Brandel Chamblee is one of the most interesting guys on television. That’s because he doesn’t give us the typical cliche-ridden stuff you hear from most of the other analysts. He’s not afraid to give a fresh take on the situation, regardless of whether it might ruffle a few features.
Don’t believe it? Check the record on his criticism of Tiger Woods. Chamblee said that Tiger was cavalier with the rules and criticized his swing changes. And when the Woods camp pushed back, Chamblee held firm.
Chamblee’s latest example of swimming against the current is his new book, “The Anatomy of Greatness: Lessons from the Best Golf Swings in History.” In it he takes a few jabs at the modern methods of teaching the game and encourages students to find their golf compass by drawing on the game’s greatest players.
Chamblee shows the fundamentals that have historically worked for players like Bobby Jones, Gene Sarazen, Byron Nelson, Ben Hogan, Jack Nicklaus — and, yes, Tiger Woods. He finds examples from the best and helps the reader piece together a classically designed golf swing.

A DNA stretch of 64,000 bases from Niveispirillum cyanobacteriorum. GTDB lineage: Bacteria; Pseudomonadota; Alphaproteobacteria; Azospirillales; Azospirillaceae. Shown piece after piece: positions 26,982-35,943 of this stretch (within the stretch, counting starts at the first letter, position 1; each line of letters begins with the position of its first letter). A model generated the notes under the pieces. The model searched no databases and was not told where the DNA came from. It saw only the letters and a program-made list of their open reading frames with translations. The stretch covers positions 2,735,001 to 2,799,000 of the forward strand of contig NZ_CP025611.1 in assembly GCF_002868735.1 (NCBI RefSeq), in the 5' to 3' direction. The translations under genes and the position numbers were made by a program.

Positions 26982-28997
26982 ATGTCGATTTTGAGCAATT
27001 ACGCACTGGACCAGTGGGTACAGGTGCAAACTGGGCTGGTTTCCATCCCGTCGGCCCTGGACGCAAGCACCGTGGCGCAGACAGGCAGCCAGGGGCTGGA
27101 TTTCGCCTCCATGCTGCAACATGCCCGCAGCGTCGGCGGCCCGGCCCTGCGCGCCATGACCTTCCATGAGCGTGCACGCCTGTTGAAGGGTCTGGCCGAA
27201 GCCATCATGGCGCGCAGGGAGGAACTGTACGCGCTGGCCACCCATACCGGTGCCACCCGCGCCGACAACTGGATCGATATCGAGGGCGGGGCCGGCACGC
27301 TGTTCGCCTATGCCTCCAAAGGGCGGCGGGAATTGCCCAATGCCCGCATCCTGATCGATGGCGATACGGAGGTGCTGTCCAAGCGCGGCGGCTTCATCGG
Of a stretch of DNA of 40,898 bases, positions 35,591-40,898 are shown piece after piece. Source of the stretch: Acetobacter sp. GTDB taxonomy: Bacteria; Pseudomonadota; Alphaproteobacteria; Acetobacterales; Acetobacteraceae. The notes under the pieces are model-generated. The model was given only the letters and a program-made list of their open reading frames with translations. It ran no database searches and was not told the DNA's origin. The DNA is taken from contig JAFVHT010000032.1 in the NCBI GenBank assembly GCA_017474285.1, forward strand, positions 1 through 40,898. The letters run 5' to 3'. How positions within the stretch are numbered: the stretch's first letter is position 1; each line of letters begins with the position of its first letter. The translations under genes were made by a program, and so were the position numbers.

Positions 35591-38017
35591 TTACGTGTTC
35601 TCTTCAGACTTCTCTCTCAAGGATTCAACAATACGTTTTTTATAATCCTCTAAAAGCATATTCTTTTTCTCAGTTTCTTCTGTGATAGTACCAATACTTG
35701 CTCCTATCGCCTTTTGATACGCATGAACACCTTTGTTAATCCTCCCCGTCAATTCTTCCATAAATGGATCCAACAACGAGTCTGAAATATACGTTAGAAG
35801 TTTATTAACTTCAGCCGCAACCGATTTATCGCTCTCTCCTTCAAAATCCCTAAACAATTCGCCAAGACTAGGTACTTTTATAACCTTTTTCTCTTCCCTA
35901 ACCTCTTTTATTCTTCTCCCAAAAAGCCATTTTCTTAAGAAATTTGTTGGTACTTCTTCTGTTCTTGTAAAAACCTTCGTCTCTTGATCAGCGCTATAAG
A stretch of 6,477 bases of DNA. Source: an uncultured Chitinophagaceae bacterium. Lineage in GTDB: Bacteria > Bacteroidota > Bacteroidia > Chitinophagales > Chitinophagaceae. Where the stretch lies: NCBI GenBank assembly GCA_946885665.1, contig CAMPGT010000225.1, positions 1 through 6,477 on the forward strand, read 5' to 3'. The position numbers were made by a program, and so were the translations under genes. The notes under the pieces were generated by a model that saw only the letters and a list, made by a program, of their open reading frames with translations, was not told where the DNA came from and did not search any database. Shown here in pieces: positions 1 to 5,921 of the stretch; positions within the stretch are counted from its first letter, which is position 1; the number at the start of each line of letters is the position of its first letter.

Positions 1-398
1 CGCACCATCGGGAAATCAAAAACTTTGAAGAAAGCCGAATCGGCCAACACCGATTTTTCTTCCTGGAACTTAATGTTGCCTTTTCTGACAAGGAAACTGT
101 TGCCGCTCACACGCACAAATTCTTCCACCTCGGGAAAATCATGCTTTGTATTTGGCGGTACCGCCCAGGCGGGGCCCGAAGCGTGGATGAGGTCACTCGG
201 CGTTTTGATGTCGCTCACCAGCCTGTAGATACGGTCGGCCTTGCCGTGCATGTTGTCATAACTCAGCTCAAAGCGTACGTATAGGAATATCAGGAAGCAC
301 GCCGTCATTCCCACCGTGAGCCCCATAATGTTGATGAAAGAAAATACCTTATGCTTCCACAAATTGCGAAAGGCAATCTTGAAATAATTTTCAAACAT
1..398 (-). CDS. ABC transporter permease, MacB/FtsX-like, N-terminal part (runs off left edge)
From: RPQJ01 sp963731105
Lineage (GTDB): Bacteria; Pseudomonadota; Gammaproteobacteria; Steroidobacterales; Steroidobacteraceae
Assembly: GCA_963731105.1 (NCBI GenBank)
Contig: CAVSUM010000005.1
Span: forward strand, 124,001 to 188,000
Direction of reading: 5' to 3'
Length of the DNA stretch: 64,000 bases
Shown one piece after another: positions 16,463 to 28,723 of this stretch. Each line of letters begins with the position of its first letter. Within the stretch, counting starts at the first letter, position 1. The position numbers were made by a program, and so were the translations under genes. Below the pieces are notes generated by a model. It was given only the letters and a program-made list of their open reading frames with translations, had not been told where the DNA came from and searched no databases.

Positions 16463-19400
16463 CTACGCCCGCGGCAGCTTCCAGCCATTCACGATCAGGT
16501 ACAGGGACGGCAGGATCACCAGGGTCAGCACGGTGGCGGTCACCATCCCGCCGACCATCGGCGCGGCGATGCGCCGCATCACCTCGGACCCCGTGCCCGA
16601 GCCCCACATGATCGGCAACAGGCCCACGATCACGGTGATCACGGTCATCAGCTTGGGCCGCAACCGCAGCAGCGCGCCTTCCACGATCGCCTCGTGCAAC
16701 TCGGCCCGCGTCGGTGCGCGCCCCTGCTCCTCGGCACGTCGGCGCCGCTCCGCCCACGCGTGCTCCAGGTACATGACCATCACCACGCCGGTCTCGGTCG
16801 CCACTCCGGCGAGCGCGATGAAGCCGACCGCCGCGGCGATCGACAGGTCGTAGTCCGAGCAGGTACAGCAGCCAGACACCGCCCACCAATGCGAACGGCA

He starts by looking at the tree of golf instructors, which begins with Alex Morrison. He taught Henry Picard, who won the 1938 Masters and 26 PGA Tour events. Picard helped Ben Hogan, who didn’t win an event until he sought advice from Picard. Morrison also taught Jack Grout, who taught Jack Nicklaus. The other tree of instructors belong to Byron Nelson, who taught the likes of Ken Venturi and Tom Watson. Chamblee equates learning from the game’s greatest players is akin to sending a child to Harvard. You have a chance to learn from the best.
Chamblee starts his instruction with the grip and works his way through the swing — from setup and posture, to triggering the swing, the move away from the ball, completing the backswing, the transition, and impact and finish.
His text is excellent and easy to understand. But the photographs, which Chamblee meticulously selected for the book, tell the real tale. There are photographs of how Bobby Jones gripped the club. When Chamblee writes about starting the swing by kicking the right knee, there’s a picture of Gary Player or Mickey Wright or Hogan (from different decades).
Chamblee writes: “When asked about this book, I have always said that it was an instructional book, but it was I who was doing the instructing, but rather the greatest players of all time.”
“The Anatomy of Greatness” belongs on your bookshelf. Better yet, it belongs in your golf bag to be used as a reference when you go to the range and hit balls.